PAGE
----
What Is A DWI?

As you probably already know DWI stands for Driving While Impaired.  In North Carolina this is the charge people get for drunk driving or for driving after using some sort of illegal or prescription drug.

The actual law reads like this:

 § 20-138.1. Impaired driving. 

(a) Offense. – A person commits the offense of impaired driving if he drives any vehicle upon any highway, any street, or any public vehicular area within this State:

(1) While under the influence of an impairing substance; or

(2) After having consumed sufficient alcohol that he has, at any relevant time after the driving, an alcohol concentration of 0.08 or more. The results of a chemical analysis shall be deemed sufficient evidence to prove a person’s alcohol concentration; or

(3) With any amount of a Schedule I controlled substance, as listed in G.S. 90-89, or its metabolites in his blood or urine.

So….what does all that mean exactly?

In plain English, it means that in order to be convicted of DWI the police and prosecutor have to prove in court three things:  

  1. That you were driving a vehicle, 

  2. On a street or public vehicular area,  

  3. While you were impaired. 

Now, there are many ways to prove those three things.  But, at the end of the day, the prosecutor must prove to a judge or jury all three things beyond a reasonable doubt.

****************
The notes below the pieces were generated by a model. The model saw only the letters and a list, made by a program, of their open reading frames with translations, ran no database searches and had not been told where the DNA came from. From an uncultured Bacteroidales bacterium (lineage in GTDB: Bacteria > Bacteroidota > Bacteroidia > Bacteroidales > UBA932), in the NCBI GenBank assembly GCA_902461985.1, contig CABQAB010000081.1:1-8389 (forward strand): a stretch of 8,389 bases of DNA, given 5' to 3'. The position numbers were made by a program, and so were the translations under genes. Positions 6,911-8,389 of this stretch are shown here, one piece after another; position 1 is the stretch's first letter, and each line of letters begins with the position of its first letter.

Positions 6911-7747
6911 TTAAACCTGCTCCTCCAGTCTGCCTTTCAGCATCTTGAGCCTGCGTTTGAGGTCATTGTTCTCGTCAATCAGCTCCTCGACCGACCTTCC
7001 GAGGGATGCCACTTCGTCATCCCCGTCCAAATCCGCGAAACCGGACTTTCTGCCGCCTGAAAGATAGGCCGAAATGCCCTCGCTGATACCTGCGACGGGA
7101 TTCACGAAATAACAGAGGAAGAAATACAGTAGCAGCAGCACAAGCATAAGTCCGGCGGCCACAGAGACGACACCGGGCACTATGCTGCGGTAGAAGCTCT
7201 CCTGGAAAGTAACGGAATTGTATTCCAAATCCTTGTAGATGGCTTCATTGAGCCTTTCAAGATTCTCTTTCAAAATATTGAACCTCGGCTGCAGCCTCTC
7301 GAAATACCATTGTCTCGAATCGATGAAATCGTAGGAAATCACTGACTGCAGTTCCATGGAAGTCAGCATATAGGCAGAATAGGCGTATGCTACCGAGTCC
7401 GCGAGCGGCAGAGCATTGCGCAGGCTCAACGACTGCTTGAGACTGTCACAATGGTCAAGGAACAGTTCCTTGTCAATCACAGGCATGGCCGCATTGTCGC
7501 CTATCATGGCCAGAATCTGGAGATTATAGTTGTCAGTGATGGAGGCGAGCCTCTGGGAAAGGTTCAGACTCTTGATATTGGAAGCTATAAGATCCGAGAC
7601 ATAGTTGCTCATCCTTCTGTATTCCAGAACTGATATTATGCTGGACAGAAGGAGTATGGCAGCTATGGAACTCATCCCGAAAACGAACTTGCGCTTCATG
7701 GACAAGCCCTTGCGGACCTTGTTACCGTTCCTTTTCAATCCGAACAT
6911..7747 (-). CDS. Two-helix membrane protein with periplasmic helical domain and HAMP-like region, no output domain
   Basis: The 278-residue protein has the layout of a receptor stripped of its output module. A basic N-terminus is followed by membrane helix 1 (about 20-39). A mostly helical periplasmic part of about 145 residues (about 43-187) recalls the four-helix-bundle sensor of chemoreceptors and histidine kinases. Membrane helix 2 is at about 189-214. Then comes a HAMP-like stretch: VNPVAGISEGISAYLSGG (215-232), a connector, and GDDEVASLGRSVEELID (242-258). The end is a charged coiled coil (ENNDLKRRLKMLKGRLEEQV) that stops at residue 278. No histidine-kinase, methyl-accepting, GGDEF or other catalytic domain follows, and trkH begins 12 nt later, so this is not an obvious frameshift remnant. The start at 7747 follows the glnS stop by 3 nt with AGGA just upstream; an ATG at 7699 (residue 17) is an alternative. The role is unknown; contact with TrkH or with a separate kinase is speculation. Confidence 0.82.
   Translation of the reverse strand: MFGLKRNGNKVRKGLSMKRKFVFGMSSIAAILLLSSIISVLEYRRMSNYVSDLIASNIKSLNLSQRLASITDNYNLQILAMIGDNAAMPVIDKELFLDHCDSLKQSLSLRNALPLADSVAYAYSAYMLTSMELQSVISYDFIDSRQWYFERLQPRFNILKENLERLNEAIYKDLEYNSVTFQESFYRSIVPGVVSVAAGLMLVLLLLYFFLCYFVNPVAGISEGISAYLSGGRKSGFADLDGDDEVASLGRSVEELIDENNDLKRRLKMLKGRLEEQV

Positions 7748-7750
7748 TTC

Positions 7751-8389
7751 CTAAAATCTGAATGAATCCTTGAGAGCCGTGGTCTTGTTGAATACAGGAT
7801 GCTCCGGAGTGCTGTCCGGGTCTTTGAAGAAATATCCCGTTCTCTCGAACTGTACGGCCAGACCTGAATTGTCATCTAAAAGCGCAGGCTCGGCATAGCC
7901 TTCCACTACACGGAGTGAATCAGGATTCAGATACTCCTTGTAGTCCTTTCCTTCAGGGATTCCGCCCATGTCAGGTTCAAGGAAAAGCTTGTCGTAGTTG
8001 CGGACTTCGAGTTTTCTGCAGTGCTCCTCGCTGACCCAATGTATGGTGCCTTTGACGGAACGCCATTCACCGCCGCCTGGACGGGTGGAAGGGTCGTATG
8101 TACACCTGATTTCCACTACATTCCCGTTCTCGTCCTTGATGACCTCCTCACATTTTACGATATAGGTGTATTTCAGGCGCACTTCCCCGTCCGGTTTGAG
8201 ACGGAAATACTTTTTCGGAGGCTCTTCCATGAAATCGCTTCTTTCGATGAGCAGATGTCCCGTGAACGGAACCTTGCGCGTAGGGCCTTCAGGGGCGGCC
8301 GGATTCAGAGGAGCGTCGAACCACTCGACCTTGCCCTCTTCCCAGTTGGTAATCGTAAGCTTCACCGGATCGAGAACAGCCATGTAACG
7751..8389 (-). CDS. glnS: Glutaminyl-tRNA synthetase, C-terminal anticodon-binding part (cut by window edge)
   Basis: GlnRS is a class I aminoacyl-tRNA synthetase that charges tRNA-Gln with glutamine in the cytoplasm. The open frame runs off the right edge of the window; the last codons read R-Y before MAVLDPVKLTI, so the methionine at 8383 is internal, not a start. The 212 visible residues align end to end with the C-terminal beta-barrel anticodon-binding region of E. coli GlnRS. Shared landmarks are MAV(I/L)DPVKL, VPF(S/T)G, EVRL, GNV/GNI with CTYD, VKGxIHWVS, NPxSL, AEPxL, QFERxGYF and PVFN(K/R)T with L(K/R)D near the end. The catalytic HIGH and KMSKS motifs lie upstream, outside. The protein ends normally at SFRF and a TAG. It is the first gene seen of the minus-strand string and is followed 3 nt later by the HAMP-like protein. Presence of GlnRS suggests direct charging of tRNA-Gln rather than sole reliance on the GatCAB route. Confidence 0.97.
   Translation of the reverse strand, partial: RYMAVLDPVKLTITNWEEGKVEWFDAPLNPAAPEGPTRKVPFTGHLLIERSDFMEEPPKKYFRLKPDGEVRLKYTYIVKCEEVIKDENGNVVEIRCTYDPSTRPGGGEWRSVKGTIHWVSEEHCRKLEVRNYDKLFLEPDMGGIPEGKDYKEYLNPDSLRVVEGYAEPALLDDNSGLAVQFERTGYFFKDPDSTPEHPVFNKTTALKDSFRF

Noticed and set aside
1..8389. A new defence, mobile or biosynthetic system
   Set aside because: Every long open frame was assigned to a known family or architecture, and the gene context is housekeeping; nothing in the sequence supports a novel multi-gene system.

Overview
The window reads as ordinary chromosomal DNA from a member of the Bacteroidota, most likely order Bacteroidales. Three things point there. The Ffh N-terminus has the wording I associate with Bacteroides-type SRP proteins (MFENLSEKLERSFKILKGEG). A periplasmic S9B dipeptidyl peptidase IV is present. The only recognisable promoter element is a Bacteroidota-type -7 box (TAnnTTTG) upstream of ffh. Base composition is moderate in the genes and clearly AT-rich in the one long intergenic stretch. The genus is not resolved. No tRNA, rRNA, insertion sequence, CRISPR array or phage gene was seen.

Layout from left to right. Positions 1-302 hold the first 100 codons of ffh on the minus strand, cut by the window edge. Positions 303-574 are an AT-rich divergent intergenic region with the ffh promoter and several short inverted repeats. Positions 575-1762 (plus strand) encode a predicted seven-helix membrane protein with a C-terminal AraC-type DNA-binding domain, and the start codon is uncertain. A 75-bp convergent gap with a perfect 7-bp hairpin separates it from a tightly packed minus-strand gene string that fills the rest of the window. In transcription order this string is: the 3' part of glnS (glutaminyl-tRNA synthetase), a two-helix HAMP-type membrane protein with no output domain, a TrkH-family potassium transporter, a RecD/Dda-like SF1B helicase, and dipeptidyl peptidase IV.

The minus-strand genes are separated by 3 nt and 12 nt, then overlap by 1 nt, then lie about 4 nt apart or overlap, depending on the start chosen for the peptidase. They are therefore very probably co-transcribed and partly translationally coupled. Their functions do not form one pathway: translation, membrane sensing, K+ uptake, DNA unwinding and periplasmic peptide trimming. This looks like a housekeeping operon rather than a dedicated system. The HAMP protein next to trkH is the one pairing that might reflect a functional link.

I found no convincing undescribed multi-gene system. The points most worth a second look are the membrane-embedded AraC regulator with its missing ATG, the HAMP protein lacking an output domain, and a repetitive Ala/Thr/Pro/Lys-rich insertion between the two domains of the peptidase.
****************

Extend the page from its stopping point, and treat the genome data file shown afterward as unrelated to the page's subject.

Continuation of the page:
Sometimes it can be simple for the prosecutor to prove all three things.  But sometimes not.  It all depends on the facts of your case.

All three of those “elements” listed above has its own very specific meaning.  In other words, what it means to “drive a vehicle” for purposes of a DWI can be actually driving a car or it can mean sitting in the driver’s seat of the car while it’s parked.  Likewise, a “public vehicular area” can mean more than just a street or road.  Surprisingly, a private parking lot can sometimes count as a “public vehicular area” for a DWI.  And, of course, “impairment” has its own special definition for the DWI law.  Alcohol isn’t the only substance that can cause “impairment.”

For more information about what it means to “drive a vehicle” for purposes of a DWI see the blog post on this website titled “What It Does It Mean To Drive A Vehicle For A DWI?”.

For more information about what it means to be “impaired” for purposes of a DWI see the blog post on this website titled “What It Does It Mean To Be Impaired For A DWI?”.

If you’ve been charged with DWI and have questions similar to these the best thing you can do is hire a former DWI prosecutor.  As a former DWI prosecutor I know the answers to your questions and the inside legal knowledge to help you win your case.  I’m available 24 hours a day/365 days a year to take your call.  My number is (919) 886-7506.